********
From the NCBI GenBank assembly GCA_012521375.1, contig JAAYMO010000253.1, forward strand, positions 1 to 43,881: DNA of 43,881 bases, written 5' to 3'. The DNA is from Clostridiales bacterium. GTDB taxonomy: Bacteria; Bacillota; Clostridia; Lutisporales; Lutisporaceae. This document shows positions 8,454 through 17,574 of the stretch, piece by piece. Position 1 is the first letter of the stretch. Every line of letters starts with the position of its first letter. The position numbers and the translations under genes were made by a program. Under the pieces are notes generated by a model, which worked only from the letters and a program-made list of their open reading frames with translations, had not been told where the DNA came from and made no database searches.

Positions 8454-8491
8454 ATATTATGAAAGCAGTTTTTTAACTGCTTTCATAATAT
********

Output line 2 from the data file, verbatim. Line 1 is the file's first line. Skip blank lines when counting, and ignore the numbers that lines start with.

Positions 8454-8491